A risk-benefit tradeoff shapes growth rates. A cell can either allocate resources to reproduction-filling its cytosol with ribosomes and metabolic machinery to grow fast, or allocate a part of the resources towards accumulating proteins it might need during periods of starvation (Basan et al. 2020, Nature; Wu et al. 2022, PNAS). Studying the behavior of microbes in fluctuating environments has established tradeoffs between growth during feast and preparation for famine. Naturally occurring wild isolates of model yeast, Saccharomyces cerevisiae, show significant variations in the growth rate ( Chiara et al, 2022, Nat. Eco. and Evol.). Different strains were likely subjected to varying forms of environmental fluctuations. The presence of abundant glucose, like in a bioreactor, preferentially selects for populations with high growth rates. Meanwhile, periods of feasts followed by prolonged famines select strains that grow slowly but can survive well during famine.


    I propose a new kind of fermentation strategy: Fluctuostat. This involves switching between a production phase (fermentation) and a selection phase (artificial famine induced by stressors). Fast-growing mutants will rise during the fermentation phase but will face a survival challenge during the selection phase, where slower-growing cell factories will get an evolutionary advantage. Of course, the selection phase won’t generate any bioproducts. Therefore, it is essential to estimate the duration of the selection phase so that effective productivity is maximized.

    Current studies (Rugbjerg et al. 2019, Nat. Biotech.; Figure 1) reveal a pressing issue: within just 60-70 generations of growth from a single colony to a 200 m3 bioreactor, a significant fraction, i.e. 40% of the population, is overtaken by non-producing strains-a substantial productivity cost to the industry. Determining which stressors will be best suited for the existing biomanufacturing infrastructure is crucial. This strategy presents an unexplored approach to improving productivity by subjecting a population of microbial cell factories to a fluctuating environment.

  • Kweku Opoku-Agyemang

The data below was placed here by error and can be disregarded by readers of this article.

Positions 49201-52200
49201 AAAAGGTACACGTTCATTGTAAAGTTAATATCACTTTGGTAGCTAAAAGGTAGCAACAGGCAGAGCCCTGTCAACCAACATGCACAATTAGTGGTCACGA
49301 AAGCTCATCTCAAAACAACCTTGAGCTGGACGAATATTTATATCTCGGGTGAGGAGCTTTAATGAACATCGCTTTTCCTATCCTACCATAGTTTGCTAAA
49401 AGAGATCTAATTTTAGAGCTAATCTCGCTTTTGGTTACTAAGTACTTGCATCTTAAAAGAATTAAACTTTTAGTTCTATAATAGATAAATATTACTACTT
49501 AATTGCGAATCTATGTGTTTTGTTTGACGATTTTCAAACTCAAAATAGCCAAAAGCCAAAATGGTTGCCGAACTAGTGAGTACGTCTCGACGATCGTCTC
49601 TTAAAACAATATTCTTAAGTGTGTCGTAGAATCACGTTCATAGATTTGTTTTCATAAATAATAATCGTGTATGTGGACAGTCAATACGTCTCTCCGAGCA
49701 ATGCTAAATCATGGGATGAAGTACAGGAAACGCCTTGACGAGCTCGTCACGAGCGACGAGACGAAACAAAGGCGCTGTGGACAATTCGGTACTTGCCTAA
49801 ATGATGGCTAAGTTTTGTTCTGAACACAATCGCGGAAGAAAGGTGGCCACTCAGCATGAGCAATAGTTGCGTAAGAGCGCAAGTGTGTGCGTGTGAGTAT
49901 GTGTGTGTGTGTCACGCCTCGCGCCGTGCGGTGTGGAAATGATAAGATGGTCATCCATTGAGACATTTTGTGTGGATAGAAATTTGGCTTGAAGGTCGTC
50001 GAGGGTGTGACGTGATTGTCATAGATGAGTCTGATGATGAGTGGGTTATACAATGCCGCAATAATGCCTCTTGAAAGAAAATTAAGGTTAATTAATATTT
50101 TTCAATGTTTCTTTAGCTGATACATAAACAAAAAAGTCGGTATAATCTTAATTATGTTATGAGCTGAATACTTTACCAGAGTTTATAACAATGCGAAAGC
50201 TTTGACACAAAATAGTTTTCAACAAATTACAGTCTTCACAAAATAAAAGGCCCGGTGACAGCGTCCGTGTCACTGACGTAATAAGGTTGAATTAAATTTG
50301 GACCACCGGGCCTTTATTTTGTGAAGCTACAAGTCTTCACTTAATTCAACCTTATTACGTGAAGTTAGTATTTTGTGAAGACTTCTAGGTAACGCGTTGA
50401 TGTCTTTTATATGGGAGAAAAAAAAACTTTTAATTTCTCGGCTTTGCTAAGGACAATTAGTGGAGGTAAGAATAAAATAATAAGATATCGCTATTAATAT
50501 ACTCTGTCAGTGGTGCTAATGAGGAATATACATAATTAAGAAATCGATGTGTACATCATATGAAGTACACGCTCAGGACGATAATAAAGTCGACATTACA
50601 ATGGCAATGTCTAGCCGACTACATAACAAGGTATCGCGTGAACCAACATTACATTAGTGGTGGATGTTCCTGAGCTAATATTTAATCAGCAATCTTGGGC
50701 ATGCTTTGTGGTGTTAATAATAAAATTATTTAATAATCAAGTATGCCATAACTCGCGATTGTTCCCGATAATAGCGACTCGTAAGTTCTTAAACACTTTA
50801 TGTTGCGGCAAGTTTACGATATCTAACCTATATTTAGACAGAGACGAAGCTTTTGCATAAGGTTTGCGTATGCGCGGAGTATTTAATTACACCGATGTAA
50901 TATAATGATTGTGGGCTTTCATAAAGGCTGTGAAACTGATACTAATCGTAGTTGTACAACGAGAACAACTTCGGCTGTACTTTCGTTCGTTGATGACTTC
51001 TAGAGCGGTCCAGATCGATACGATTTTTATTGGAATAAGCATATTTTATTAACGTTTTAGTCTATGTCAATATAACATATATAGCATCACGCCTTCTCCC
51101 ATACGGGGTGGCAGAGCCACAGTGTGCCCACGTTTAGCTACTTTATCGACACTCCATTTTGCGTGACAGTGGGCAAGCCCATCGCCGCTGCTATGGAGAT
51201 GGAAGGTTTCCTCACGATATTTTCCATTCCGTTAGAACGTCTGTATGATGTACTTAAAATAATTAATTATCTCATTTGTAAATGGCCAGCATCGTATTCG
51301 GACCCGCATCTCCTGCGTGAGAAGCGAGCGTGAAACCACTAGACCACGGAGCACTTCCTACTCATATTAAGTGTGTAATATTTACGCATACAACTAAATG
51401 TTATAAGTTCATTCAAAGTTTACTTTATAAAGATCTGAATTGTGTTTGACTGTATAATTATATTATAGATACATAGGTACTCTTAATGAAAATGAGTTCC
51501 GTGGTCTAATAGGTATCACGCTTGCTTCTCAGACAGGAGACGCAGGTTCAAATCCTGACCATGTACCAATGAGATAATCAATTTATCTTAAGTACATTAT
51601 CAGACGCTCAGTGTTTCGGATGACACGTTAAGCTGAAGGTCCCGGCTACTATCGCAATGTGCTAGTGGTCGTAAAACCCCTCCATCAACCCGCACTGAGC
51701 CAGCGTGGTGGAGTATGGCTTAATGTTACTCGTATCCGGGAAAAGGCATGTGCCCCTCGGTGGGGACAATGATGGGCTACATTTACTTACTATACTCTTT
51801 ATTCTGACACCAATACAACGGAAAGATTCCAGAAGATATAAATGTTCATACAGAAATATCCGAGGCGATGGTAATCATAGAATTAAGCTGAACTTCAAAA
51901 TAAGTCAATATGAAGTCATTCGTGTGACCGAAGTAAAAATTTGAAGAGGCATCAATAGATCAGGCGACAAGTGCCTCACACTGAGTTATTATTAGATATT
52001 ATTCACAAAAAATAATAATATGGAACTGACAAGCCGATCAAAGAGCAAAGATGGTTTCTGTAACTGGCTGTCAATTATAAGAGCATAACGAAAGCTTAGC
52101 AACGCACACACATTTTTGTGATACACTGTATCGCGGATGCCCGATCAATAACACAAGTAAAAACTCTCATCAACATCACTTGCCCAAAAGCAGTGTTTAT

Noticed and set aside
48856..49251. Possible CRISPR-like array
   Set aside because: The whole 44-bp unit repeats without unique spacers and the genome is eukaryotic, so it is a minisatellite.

Modular Bioreactor Systems

    Modular Bioreactor Systems for Scalable Synthetic Biology.

    The Problem
    Current fermentation systems are often designed for large-scale, single-product processes, which limits flexibility and adaptability. This one-size-fits-all approach hinders the scalability of synthetic biology applications that require customized conditions for different organisms and products.

    A Proposed Solution
    Develop a modular bioreactor system that can be easily reconfigured for different synthetic biology applications. Each module would be designed to cater to the specific needs of different organisms, allowing for optimal growth conditions and product yields. The system would include:

    Interchangeable Vessels: Different vessel designs that can be swapped out depending on the organism and product, ranging from micro-bioreactors for small-scale experiments to larger vessels for commercial production.
    Adaptive Control Systems: Smart control systems that can adjust parameters such as temperature, pH, and nutrient flow in real-time based on feedback from sensors monitoring the organisms’ growth and product formation.
    Scalable Architecture: A design that allows for the addition of more modules to increase production without the need for entirely new systems, thus reducing costs and increasing efficiency.
    Integrated Data Analysis: Software that can analyze data from the bioreactors to optimize conditions and predict outcomes, leading to faster iteration and improvement of synbio processes.

    This modular approach would allow manufacturers to scale their synthetic biology solutions more effectively, adapting quickly to new organisms and products without significant downtime or capital expenditure. It would also facilitate a more rapid transition from R&D to production, accelerating the path to market for new synbio innovations.

    Potential for Lifting All Boats:
    By providing a flexible and adaptable platform, this idea could serve a wide range of synthetic biology applications, from pharmaceuticals to biofuels, making it easier for the entire field to scale and meet the growing demand for sustainable and eco-friendly products.